WNBA Finals Game 1 Post-Game Notes
Deanna Nolan of the Detroit Shock was voted by the fans as the player of the game for Game 1 of The WNBA Finals as part of the Player of the Game Vote presented by NBA Live 09. Fans are able to vote to exclusively determine the player of each game of the 2008 WNBA Finals. During the second half of each game, fans could by texting the last name of their choice. Voting continues through the end of each game and the winners are announced at the conclusion of the game broadcast on ESPN and on WNBA.com.
For the first time, fans have the option to suit up from among 25 different WNBA players in this year's edition of EA Sport' NBA Live 09.
Detroit is now 2-2 all-time in WNBA Finals opening games and 2-1 in series-opening games in the 2008 Playoffs. In franchise history, the Shock is now 21-15 in playoff games including 8-8 in road playoff games.
San Antonio is now 1-2 in series openers in the 2008 Playoffs. San Antonio is 8-11 all-time in the postseason and 6-5 in home playoff games.
The loss marks San Antonio’s first loss to an Eastern Conference team, in both regular and postseason, since Aug. 17, 2007 when it fell to Indiana, 59-55, at home.
Katie Smith’s 25 points marks a career playoff high. She previously scored 23 on Aug. 28, 2003 against Los Angeles.
Smith and Nolan were the only players to play all 40 minutes of the game. Nolan moved into fourth place in all-time minutes played for playoff games (1,264), passing Tina Thompson (1,235)
Detroit held the game’s largest lead at 14 points off a Katie Smith jump shot with 8:19 remaining in the fourth quarter and then again on a Deanna Nolan jumper shortly after with 7:45 remaining in regulation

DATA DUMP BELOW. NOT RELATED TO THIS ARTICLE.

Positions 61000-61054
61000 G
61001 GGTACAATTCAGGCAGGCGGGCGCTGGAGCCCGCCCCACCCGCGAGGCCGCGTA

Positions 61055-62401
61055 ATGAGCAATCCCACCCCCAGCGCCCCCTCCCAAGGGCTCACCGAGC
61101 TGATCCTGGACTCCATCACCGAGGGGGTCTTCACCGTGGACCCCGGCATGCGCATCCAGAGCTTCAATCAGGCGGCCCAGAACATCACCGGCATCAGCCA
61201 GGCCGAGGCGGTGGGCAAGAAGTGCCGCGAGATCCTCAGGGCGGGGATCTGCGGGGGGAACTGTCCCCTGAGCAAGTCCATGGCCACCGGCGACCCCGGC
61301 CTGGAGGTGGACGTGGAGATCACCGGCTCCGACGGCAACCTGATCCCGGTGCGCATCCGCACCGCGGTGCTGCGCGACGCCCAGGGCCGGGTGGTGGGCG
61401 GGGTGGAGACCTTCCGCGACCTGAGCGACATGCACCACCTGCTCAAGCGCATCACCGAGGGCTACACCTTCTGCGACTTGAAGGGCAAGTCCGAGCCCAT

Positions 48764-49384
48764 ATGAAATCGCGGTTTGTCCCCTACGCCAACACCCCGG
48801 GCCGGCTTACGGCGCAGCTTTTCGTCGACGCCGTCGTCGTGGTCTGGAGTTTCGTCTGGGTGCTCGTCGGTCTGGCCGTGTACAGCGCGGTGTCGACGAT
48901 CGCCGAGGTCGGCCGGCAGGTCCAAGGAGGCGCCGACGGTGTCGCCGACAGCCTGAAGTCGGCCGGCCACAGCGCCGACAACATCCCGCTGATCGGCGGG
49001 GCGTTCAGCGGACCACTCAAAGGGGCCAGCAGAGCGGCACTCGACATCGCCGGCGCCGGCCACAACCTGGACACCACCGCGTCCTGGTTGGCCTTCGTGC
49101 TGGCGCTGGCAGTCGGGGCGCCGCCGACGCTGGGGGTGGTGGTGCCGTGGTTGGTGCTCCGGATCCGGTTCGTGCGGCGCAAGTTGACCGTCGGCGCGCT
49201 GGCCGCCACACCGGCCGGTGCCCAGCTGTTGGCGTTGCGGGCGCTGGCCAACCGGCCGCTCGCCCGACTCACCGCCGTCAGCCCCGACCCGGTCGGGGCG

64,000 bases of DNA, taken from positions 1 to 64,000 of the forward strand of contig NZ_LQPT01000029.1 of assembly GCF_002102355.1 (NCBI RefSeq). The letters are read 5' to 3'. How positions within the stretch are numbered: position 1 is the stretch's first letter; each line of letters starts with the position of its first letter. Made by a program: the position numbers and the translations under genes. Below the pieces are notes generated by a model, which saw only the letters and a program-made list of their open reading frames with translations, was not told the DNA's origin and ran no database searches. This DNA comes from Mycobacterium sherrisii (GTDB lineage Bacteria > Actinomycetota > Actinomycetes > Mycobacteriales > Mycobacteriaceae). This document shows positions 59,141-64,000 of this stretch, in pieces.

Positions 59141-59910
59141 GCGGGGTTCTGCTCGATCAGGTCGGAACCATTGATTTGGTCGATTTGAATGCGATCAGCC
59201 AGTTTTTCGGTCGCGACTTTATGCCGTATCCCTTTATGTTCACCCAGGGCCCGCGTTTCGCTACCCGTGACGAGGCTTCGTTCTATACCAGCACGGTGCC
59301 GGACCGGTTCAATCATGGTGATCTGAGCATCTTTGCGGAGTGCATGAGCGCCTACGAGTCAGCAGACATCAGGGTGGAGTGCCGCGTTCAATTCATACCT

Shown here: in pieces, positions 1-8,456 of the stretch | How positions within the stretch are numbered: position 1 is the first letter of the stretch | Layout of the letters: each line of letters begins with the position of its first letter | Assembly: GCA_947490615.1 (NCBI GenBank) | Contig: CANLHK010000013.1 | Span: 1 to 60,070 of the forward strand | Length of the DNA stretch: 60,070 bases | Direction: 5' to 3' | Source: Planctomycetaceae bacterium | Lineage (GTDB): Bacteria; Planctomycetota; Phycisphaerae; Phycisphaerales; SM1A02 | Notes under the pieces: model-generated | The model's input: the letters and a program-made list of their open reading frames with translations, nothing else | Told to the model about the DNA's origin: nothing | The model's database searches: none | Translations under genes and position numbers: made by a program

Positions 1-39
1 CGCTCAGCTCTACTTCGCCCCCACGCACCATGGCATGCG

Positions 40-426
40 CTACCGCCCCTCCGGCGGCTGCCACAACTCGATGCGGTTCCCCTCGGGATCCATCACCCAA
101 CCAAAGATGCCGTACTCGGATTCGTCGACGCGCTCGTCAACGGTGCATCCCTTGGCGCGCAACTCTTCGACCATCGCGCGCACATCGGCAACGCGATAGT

The Shock led by 10 points at the half, which marked the largest lead by either team in the half.
Detroit closed out the game on an 8-0 run, holding San Antonio scoreless for the final 2:16.
Spurred by a Becky Hammon jump shot with 8:11 remaining in the fourth, San Antonio went on an 18-4 run over nearly six minutes to tie the game at 69 with 2:16 remaining.
San Antonio outscored Detroit in both the first and fourth quarters while tying the Shock in the third. In the second quarter, Detroit outscored San Antonio 27-14.
San Antonio took the lead in the first quarter at 7:06 on a Becky Hammon jumper and was out in front of the Shock until Katie Smith hit two free throws nearly ten minutes later at 7:41 in the second quarter. The Shock continued to lead until 2:16 remaining in the fourth quarter when Becky Hammon hit two free throws. Detroit then scored two points on a Kara Braxton layup to regain the lead for good.
San Antonio trailed from 7:41 in the second quarter until 2:16 in the fourth quarter when Becky Hammon hit both ends of a one-and-one from the free-throw line.
Katie Smith led all scorers at the half with 12 points, nine of which came in the second quarter.
Becky Hammon, the Silver Stars’ leading scorer in both the regular season and postseason, went without a shot in the second quarter in 7:41 of game action. She took one shot in the third quarter but did not score. She went 19:30 without scoring, finally ending her scoreless streak with 8:11 left in the fourth quarter. In the final, 8:11 of the game, she scored nine points to bring her game total to 13.
San Antonio was 14-14 from the free throw line in the game. It marks the second-highest total of free throws made, none missed, in WNBA Playoffs history (Phoenix, 16-16, Aug. 22, 1998) and the most made, none missed, in WNBA Finals history.
Detroit’s 15 points in the first quarter is the second-fewest for a team in the first quarter in WNBA Finals history.
Detroit and Phoenix combined for the second-fewest points in the first quarter (33) in WNBA Finals history.
With one blocked shot, Ruth Riley tied Margo Dydek for most career blocked shots ever in a playoff game with 59.
With 10 points, Vickie Johnson tied Tamika Whitmore in sixth place among WNBA career playoff scoring leaders (467).